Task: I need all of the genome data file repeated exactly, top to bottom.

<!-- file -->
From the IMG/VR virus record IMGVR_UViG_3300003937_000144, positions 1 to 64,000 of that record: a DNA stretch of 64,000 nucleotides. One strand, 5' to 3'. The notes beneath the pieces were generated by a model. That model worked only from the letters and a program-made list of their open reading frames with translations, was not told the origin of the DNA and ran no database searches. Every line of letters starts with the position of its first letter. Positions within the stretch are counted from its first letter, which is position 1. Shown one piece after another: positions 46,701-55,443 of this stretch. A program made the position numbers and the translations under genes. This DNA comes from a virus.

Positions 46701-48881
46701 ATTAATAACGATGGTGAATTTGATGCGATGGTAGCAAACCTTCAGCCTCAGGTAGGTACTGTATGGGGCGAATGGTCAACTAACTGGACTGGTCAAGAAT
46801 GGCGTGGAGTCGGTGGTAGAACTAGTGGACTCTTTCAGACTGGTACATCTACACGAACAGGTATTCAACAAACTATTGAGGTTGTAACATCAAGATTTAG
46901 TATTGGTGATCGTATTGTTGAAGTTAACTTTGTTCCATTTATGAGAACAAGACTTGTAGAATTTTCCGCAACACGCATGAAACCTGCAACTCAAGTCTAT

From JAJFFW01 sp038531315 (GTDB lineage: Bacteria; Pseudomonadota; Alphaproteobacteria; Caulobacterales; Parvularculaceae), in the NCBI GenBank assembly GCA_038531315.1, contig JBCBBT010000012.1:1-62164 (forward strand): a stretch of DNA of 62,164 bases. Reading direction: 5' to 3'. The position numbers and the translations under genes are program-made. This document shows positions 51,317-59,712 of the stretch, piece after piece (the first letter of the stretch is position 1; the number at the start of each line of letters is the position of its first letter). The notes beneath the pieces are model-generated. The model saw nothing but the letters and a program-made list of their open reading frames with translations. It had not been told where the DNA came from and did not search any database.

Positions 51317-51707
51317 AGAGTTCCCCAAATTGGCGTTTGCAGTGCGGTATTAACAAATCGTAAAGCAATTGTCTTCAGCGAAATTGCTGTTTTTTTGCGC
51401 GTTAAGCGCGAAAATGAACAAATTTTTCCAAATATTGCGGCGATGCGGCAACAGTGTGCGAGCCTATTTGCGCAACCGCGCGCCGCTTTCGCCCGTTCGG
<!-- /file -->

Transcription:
From the IMG/VR virus record IMGVR_UViG_3300003937_000144, positions 1 to 64,000 of that record: a DNA stretch of 64,000 nucleotides. One strand, 5' to 3'. The notes beneath the pieces were generated by a model. That model worked only from the letters and a program-made list of their open reading frames with translations, was not told the origin of the DNA and ran no database searches. Every line of letters starts with the position of its first letter. Positions within the stretch are counted from its first letter, which is position 1. Shown one piece after another: positions 46,701-55,443 of this stretch. A program made the position numbers and the translations under genes. This DNA comes from a virus.

Positions 46701-48881
46701 ATTAATAACGATGGTGAATTTGATGCGATGGTAGCAAACCTTCAGCCTCAGGTAGGTACTGTATGGGGCGAATGGTCAACTAACTGGACTGGTCAAGAAT
46801 GGCGTGGAGTCGGTGGTAGAACTAGTGGACTCTTTCAGACTGGTACATCTACACGAACAGGTATTCAACAAACTATTGAGGTTGTAACATCAAGATTTAG
46901 TATTGGTGATCGTATTGTTGAAGTTAACTTTGTTCCATTTATGAGAACAAGACTTGTAGAATTTTCCGCAACACGCATGAAACCTGCAACTCAAGTCTAT

From JAJFFW01 sp038531315 (GTDB lineage: Bacteria; Pseudomonadota; Alphaproteobacteria; Caulobacterales; Parvularculaceae), in the NCBI GenBank assembly GCA_038531315.1, contig JBCBBT010000012.1:1-62164 (forward strand): a stretch of DNA of 62,164 bases. Reading direction: 5' to 3'. The position numbers and the translations under genes are program-made. This document shows positions 51,317-59,712 of the stretch, piece after piece (the first letter of the stretch is position 1; the number at the start of each line of letters is the position of its first letter). The notes beneath the pieces are model-generated. The model saw nothing but the letters and a program-made list of their open reading frames with translations. It had not been told where the DNA came from and did not search any database.

Positions 51317-51707
51317 AGAGTTCCCCAAATTGGCGTTTGCAGTGCGGTATTAACAAATCGTAAAGCAATTGTCTTCAGCGAAATTGCTGTTTTTTTGCGC
51401 GTTAAGCGCGAAAATGAACAAATTTTTCCAAATATTGCGGCGATGCGGCAACAGTGTGCGAGCCTATTTGCGCAACCGCGCGCCGCTTTCGCCCGTTCGG